Sciatica is the term used when the sciatic nerve is irritated. The sciatic nerve is the largest single nerve of the body and is composed of individual nerve roots that start by branching out from the spine in the lower back and combining to form the “sciatic nerve”. The sciatic nerve runs from the low back, down the back of both legs. This nerve innervates certain parts of the leg (Eg. the buttock, thigh, calf, foot, toes).
The term “sciatica” is not a medical diagnosis – it is the symptom of an underlying medical condition used to describe symptoms of leg pain and sometimes tingling, numbness or weakness that originates in the low back and travels through the buttock and down the large sciatic nerve of the back of the leg. Typically, symptoms are only on one side of the body.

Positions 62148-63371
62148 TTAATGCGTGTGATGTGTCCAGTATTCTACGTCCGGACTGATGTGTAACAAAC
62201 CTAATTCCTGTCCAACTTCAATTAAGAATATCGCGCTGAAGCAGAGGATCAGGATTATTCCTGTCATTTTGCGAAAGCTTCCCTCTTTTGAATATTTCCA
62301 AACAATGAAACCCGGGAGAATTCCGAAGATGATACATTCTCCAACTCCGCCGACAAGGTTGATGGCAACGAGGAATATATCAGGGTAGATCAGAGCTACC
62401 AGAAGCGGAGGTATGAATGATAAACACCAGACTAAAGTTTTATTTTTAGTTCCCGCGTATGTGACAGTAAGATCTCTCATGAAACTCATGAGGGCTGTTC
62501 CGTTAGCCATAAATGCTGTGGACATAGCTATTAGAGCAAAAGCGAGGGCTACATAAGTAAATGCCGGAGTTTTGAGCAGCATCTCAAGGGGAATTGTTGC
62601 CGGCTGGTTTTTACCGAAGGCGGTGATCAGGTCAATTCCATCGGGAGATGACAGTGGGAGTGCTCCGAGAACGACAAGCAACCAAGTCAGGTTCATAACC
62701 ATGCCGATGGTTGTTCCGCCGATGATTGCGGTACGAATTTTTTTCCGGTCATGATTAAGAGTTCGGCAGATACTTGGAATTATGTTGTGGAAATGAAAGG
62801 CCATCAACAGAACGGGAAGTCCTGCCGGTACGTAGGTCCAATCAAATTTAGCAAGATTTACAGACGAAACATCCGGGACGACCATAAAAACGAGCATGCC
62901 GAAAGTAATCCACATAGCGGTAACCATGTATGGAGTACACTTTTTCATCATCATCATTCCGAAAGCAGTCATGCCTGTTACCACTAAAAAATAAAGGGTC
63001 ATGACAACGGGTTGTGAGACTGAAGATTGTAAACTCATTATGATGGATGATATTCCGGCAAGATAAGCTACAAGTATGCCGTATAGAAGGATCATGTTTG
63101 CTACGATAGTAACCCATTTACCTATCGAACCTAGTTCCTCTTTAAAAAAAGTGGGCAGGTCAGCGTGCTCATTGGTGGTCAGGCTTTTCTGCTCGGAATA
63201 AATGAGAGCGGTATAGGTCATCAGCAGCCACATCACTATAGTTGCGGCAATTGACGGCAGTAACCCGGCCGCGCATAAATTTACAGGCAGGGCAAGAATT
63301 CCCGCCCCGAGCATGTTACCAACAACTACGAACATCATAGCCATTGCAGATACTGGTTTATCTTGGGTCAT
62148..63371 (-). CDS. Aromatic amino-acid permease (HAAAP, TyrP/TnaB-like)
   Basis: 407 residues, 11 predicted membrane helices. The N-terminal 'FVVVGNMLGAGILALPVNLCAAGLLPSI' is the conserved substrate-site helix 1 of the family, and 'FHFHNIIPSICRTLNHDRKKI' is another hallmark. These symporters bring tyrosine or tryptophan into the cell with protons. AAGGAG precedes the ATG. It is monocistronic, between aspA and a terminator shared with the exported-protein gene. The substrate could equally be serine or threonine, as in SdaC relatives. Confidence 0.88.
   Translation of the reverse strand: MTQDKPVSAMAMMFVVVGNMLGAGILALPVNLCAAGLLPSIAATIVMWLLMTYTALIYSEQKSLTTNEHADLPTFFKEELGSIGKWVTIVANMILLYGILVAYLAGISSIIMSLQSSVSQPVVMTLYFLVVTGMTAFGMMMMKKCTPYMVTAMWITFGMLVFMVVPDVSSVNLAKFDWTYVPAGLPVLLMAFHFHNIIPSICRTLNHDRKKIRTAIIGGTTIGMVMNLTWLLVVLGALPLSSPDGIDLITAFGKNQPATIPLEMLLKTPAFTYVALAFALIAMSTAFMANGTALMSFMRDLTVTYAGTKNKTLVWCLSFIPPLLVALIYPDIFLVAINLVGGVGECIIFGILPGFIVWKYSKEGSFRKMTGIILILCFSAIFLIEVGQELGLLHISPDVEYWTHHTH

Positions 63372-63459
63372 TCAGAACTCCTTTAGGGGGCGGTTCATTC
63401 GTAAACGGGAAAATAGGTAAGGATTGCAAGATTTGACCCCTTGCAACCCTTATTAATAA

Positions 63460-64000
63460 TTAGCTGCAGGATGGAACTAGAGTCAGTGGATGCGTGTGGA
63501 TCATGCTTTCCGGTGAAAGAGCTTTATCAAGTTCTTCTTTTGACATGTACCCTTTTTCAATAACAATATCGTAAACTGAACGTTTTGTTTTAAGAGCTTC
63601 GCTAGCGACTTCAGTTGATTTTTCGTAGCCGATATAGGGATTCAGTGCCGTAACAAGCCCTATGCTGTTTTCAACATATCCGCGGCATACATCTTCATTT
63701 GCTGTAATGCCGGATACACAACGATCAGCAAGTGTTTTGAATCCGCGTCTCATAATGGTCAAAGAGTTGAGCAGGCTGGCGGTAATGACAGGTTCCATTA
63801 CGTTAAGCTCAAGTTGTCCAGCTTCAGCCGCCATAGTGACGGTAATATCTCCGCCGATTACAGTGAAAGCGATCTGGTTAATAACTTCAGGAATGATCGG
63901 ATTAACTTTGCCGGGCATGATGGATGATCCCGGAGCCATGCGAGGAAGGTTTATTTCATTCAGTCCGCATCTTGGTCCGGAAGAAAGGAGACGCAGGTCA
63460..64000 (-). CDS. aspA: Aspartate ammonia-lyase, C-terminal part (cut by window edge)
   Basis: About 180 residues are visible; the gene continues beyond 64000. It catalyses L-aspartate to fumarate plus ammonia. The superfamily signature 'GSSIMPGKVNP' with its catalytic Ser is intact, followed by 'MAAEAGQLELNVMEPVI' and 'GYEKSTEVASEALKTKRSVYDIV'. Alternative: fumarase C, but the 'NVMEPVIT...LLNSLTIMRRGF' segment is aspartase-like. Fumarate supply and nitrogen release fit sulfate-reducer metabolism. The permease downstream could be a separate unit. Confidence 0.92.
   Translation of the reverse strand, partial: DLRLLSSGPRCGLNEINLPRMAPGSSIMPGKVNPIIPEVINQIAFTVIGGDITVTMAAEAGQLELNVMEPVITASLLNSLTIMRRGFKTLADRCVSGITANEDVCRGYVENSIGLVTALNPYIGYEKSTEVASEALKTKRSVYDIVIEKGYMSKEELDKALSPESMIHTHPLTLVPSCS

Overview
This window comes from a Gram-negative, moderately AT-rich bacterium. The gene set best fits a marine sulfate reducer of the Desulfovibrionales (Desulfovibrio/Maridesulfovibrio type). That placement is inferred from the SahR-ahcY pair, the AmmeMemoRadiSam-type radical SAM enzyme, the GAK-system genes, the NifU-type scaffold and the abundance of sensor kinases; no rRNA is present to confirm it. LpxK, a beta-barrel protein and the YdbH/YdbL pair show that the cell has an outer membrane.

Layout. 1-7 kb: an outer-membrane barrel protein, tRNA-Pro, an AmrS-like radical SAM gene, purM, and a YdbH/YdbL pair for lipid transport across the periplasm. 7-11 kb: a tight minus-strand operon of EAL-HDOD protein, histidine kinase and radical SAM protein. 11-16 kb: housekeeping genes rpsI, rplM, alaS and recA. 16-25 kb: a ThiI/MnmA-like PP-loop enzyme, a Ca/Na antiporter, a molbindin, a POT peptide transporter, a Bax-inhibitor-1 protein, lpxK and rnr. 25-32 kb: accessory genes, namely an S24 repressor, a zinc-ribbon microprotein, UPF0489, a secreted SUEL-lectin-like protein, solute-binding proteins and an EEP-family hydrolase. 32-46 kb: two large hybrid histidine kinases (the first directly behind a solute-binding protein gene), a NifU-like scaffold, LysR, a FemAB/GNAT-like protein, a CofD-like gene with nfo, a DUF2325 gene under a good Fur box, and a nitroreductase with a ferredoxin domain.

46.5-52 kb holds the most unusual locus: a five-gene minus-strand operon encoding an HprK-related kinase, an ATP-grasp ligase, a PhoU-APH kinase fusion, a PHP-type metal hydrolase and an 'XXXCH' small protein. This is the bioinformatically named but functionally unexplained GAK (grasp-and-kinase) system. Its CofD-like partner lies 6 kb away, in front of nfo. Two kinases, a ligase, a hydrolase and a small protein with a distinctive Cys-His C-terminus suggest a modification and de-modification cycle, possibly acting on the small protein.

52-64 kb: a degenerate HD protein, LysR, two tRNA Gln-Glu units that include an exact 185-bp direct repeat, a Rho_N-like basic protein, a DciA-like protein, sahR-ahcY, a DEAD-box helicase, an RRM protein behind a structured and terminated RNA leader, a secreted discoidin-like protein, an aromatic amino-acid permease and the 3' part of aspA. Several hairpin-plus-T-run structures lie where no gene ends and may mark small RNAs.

Sciatic pain can vary dramatically from intermittent and infrequent to constant and incapacitating. The symptoms can also vary dramatically in type, location and severity. This can be determined from an underlying condition causing the sciatica (such as a herniated disc or disc bulge).
Sciatica symptoms can also differ depending on where the nerve is pinched. For example: a nerve impingement at L5 (the lowest low back segment) can cause weakness in extension of the big toe and potentially in the ankle.
Management can vary and symptoms can resolve over weeks to months. It is important that treatment in the first 6-8 weeks is conservative. Your physiotherapist will work with you and advise the best form of treatment for your stage of presentation. This can involve hands on treatment, hydrotherapy, a home exercise program and then progressing to a strengthening program including Pilates and gym work.